Editor's note: Our guest blogger this week is our long-time friend and customer, Elliot Tally, Senior Director of Enterprise Applications, Collaboration & Innovation at Sanmina, a global electronics manufacturer headquartered in San Jose, California with over 47,000 employees. See what other organizations that have gone Google have to say.

Since I joined the company over 12 years ago, Sanmina business communications have evolved from an organization into an organism. In the past five years using Google’s tools, I have seen the business transform further from a traditional manufacturing company with change-resistant IT infrastructure, basic collaboration, and a reliance on resource-draining travel for “teamwork,” into a modern company that has embraced the cloud, breathing clean air through more inclusive collaboration, and fostering a flexible and dynamic environment for employees to work effectively where and when they need to.

In 2008, when we first looked at moving to the cloud, we wanted to reduce infrastructure and cut IT costs. We were dealing with a lot of data: 112 Exchange servers across 70 locations. We create 2 Terabytes of email per month, and our Guadalajara campus alone was spending $15,000 a quarter on backups. Plus, we were spending millions of dollars on Microsoft licenses. By choosing Google Apps, we now save about $1.5 million a year, reduced our on premise email infrastructure by more than 90% and have seen a reduction in servers, refocusing of staff, licensing costs and other operating expenditures. We only need two people, instead of six, to support Google Apps for our 21,000 employees who use email.
I knew moving to the cloud would impact our bottom line, what I didn’t realize is how it would influence the culture of our business and the way we get things done. Working across time zones used to involve countless emails, crowded teleconference rooms, and expensive travel. Employees quickly and organically embraced Google Docs to work together without worrying about time zones or physical location. Now we have more than 700,000 Google Docs, 3,200 Google Sites and 4,000 Google Groups spanning all functions of the business. For example, our product engineering teams use Google Sites to track documentation, planning, and product testing for many of their projects, including leveraging the platform for customer collaboration. Using Google+ Hangouts on a daily basis has cut travel costs and we find that employees feel more connected and productive, without the jetlag.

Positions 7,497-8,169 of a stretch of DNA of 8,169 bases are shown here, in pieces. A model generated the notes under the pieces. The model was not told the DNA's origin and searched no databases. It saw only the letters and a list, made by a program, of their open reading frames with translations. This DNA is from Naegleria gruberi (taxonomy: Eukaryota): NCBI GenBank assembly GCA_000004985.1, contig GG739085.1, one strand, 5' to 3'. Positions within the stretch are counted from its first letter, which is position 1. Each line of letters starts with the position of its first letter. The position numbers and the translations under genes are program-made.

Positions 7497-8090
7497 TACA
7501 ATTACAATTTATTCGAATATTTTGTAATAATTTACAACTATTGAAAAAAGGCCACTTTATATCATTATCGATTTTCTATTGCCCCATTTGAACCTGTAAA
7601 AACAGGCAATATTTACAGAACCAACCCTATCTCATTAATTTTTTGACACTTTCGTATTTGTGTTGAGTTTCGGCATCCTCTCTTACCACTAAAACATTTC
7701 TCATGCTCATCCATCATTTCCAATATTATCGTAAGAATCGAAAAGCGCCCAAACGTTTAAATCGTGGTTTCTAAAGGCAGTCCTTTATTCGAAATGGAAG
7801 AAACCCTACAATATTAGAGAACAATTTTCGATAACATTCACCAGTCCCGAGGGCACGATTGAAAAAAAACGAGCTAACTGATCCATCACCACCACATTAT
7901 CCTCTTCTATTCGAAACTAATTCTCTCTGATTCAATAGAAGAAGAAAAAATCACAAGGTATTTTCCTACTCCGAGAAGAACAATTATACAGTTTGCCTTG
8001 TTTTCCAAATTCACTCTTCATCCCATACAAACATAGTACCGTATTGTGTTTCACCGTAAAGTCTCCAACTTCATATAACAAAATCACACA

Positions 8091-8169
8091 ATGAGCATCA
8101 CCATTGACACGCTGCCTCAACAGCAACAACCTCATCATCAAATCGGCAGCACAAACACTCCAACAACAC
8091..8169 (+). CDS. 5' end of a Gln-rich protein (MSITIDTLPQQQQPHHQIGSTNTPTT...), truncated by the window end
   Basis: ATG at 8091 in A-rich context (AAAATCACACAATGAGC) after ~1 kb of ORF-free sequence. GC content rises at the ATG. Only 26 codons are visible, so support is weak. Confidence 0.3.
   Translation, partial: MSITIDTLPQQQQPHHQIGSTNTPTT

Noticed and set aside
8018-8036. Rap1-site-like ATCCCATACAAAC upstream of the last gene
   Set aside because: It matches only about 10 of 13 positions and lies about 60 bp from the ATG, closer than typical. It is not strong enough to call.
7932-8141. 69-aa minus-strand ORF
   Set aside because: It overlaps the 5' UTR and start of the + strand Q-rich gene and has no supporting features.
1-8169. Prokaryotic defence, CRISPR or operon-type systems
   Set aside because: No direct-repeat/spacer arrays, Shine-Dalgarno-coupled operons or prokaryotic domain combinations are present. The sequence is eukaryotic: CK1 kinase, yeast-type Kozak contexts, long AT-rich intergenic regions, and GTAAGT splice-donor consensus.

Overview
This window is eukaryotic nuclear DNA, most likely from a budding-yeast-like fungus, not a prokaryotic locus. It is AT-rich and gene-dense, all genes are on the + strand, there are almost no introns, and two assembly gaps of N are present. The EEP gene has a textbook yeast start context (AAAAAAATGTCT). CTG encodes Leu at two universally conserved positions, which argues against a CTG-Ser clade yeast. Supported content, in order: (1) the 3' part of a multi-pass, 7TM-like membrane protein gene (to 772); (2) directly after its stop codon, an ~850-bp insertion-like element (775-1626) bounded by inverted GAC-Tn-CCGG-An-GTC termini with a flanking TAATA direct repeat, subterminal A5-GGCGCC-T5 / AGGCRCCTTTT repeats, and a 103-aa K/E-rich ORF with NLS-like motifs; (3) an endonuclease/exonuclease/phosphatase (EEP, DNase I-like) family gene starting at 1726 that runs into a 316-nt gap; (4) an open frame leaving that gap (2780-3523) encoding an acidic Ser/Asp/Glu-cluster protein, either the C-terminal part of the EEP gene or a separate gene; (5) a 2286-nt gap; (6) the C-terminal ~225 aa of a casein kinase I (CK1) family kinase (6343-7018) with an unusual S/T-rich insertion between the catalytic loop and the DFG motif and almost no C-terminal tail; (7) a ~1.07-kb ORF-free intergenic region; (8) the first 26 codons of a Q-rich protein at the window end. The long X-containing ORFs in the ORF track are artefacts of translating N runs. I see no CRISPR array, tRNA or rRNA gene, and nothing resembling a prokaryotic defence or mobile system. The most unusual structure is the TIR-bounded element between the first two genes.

Google Drive has also helped us grow by facilitating the discovery and information sharing process during mergers. We used to manage acquisitions using file attachments for everything from the discovery questionnaires to legal contracts. There were too many attachments to create a record for everything. The draft content was usually shared via email or FTP and version control was a challenge. So when we purchased BreconRidge in 2010 we decided to use a Google Site and Google Docs for the majority of the documentation. The advantages were threefold: active collaboration, inherent version control with synchronization, and ease of sharing. We shared docs internally and with BreconRidge throughout the process to reduce some of the travel requirements, be more transparent, and to facilitate the discovery process and negotiations. The increased collaboration & document control effectiveness resulted in this model becoming the de facto choice for managing subsequent M&A transactions.

Google Apps isn’t the only Google offering helping to streamline our business. In our factories, we’re in the process of replacing thousands of data collection points - spanning each part of the manufacturing line -- with commodity Android tablets. These tablets present a touch-enabled and rich interface for employees, which is readily available on their own mobile devices. Our plant managers appreciate the simplicity of the single interface and the automation; we have dramatically reduced the need for expensive PCs, paper or filing cabinets, and printed work instructions, creating instead a convenient platform for our engineers to target with innovative new apps using technology they already know. The tablets can also send notifications to supervisors and issue quality alerts, allowing for speedier resolution of problems in our plants. We’ve leveraged Google App Engine to host a machine maintenance and calibration system we developed to track equipment and spare parts, and automate the relevant business processes, reducing parts inventory and ensuring easily auditable compliance. Our Printed Circuit Board (PCB) plants even created an interface using the Google Drive API to programmatically create Google Spreadsheets from their PCB engineering design system for sharing with customers as part of the quoting process. We’ve been using the Google Search Appliance since 2009 and added 2 new Google Search Appliances 7.0 this year to index our intranet, our Google Apps content, and a few other internal content stores.

We exceeded our original goals of cutting costs and reducing IT infrastructure by more than we could have conceived of at the time, but the real benefits of “going Google” have emerged over the past four years. It’s much easier to quantify server reduction than the more intangible benefits of using Google Apps: employees working together seamlessly, testing creative solutions without investing in expensive hardware, and increasing job satisfaction since teams can focus on strategic projects. It’s exactly these types of activities that have evolved our business culture from a collection of independent teams into an agile multicellular company leading the industry with collaborative communication solutions.